What explains this sharp reversal in a decades-long trend toward more and more for those at the very top? It would be nice to credit it to something the Biden administration did, but the answer is more prosaic: The stock market fell by 20 percent in 2022, almost the same percentage drop as executive class pay. It makes sense because while most workers get paid by the hour or earn an annual salary, the executive class collects most of its pay in stock options.

An option is the right to buy a stock at today’s price at a future date, usually within 10 years. If a share is worth $10 when an option is given to an executive and later trades at $50 the executive can pocket $40.

Stock options are the reason for the explosion in executive pay over the last three decades or so. Back in 1993, at the urging of Minnesota Democratic Representative Martin Olav Sabo, Congress capped the maximum executive salary that could be deducted on a corporate tax return at $1 million. Companies could pay more, and some did, but they couldn’t get a tax deduction for the extra salary. The cap has since been adjusted for inflation, something Congress doesn’t do for many other sections of the tax code. This limit on deducting salaries was a factor in the growing use of stock options to pay the executive class.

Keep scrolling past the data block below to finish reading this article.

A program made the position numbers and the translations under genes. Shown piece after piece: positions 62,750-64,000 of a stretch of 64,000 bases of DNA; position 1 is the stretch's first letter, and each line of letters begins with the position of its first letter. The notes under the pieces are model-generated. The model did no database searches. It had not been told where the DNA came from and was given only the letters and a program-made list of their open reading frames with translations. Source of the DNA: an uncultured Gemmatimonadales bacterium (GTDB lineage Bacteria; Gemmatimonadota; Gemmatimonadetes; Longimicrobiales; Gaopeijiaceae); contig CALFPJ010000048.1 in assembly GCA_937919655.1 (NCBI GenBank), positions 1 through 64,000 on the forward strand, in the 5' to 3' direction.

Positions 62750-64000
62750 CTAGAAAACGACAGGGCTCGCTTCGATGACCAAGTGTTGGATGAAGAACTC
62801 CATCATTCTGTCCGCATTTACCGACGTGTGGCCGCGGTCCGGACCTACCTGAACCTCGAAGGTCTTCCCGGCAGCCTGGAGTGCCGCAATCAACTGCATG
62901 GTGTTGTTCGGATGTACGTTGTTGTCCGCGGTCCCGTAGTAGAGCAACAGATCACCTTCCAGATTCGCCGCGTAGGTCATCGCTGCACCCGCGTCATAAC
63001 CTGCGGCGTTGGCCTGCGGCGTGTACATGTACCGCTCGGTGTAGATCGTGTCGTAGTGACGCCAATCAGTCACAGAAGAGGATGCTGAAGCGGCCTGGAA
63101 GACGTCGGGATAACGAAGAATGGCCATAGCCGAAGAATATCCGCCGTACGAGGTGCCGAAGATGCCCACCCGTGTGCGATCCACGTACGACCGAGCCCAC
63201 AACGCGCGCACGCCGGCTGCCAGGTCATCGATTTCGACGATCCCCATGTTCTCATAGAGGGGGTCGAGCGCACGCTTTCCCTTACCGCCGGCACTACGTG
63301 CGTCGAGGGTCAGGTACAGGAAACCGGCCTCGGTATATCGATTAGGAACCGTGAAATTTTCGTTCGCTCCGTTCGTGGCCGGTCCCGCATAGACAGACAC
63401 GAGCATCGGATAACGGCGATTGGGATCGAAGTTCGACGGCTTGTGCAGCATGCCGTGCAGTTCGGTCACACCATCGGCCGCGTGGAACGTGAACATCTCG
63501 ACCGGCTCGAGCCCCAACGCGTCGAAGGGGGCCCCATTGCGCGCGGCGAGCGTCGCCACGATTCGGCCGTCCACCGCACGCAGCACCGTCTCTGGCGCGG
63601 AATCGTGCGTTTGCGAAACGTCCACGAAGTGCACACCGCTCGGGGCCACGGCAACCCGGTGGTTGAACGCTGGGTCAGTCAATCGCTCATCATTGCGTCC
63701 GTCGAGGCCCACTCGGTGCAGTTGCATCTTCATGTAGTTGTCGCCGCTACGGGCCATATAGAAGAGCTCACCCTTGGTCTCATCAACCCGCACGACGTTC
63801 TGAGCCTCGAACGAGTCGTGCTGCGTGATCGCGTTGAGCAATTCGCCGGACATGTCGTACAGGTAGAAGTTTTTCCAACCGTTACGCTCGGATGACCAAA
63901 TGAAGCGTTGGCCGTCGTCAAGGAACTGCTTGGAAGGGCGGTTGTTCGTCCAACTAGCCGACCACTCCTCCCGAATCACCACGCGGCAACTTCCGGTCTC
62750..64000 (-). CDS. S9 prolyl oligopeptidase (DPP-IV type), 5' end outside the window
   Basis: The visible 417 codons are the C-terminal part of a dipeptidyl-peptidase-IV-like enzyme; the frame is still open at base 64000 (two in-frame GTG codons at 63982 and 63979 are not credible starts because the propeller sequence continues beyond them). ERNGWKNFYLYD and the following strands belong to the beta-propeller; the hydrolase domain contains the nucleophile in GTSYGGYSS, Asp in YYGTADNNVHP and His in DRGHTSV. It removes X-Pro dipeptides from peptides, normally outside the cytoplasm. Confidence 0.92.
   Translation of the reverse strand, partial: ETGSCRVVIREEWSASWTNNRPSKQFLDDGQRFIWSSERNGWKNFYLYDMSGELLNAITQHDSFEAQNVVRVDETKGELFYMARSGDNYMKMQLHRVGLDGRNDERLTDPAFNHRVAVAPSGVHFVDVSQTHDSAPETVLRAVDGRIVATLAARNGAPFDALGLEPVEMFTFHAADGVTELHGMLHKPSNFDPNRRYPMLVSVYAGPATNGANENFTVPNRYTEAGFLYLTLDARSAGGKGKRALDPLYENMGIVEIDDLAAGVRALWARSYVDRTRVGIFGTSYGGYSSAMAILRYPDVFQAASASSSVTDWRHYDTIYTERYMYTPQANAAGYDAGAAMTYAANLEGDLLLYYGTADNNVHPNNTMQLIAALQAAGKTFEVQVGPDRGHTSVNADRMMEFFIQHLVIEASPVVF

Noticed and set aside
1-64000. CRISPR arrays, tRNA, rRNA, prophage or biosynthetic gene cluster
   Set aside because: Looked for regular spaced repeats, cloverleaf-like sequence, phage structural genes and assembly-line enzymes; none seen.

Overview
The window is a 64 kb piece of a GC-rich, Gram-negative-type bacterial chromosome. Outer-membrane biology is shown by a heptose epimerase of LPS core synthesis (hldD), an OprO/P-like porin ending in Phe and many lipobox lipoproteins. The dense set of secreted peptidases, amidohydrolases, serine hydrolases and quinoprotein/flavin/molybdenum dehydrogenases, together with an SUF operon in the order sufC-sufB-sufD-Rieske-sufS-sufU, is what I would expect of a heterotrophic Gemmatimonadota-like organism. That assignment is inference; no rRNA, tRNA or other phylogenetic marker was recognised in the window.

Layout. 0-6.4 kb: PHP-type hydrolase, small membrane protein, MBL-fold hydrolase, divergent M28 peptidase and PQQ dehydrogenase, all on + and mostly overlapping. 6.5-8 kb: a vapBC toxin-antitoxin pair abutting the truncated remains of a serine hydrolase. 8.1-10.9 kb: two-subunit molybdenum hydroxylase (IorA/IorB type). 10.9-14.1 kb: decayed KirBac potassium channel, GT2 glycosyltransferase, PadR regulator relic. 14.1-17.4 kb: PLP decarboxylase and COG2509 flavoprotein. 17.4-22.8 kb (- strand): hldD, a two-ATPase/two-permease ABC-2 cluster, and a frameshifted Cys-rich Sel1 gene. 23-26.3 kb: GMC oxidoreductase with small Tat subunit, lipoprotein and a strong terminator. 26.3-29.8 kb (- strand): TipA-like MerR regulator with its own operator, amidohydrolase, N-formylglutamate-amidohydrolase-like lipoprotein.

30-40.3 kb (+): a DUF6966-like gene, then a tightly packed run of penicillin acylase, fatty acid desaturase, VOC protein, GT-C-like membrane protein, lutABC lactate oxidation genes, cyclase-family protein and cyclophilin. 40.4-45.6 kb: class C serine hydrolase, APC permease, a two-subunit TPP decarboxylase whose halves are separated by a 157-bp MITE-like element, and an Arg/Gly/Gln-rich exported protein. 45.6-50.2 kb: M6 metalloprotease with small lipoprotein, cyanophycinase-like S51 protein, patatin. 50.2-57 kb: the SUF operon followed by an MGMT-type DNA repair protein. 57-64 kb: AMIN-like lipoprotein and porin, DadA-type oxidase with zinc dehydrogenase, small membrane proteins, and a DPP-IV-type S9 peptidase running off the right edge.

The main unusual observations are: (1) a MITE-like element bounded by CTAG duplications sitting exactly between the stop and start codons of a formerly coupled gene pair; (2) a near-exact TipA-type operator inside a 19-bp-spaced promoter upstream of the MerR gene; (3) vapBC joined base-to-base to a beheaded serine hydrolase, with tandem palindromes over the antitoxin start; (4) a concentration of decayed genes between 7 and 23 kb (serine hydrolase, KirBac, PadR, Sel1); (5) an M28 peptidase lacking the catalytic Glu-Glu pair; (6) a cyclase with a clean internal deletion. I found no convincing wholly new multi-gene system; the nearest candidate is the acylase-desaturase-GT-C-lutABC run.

In theory, paying in stock options aligns the interests of executives and shareholders. But when executives exercise their options and sell their shares, their interests become less aligned with shareholders.

Even those in the executive class and their advisers know that those at the top get paid more than their skills are worth. I’ve had Fortune 500 CEOs and executive pay consultants acknowledge this to me in interviews when I was exposing hidden aspects of executive pay in The New York Times in the 1990s. 

So: What can be done about all this? Here’s what people can press their representatives in Washington to do to rein in executive pay packages.

First, demand that Congress restore the pre–Reagan administration policy making stock buybacks illegal. Buybacks are a form of market manipulation. Without buybacks, executive pay packages will be slimmed down, and more corporate profits will be reinvested in the business—paying bigger dividends or increasing worker pay, both of which are pro–economic growth.

Second, demand Congress require that the price to exercise stock options must be the current price of shares plus the increase of the overall stock market. That way executives don’t get a free lunch from a general increase in stock values. For example, imagine that executive with a $10 option. She makes a $40 profit by selling out at $50. However, if the overall market doubled in value, then the executive would pay $20 per share when exercising the option, and the profit would be $30 before taxes. Ending buybacks would help keep stock prices more in line with corporate profits, not market manipulations.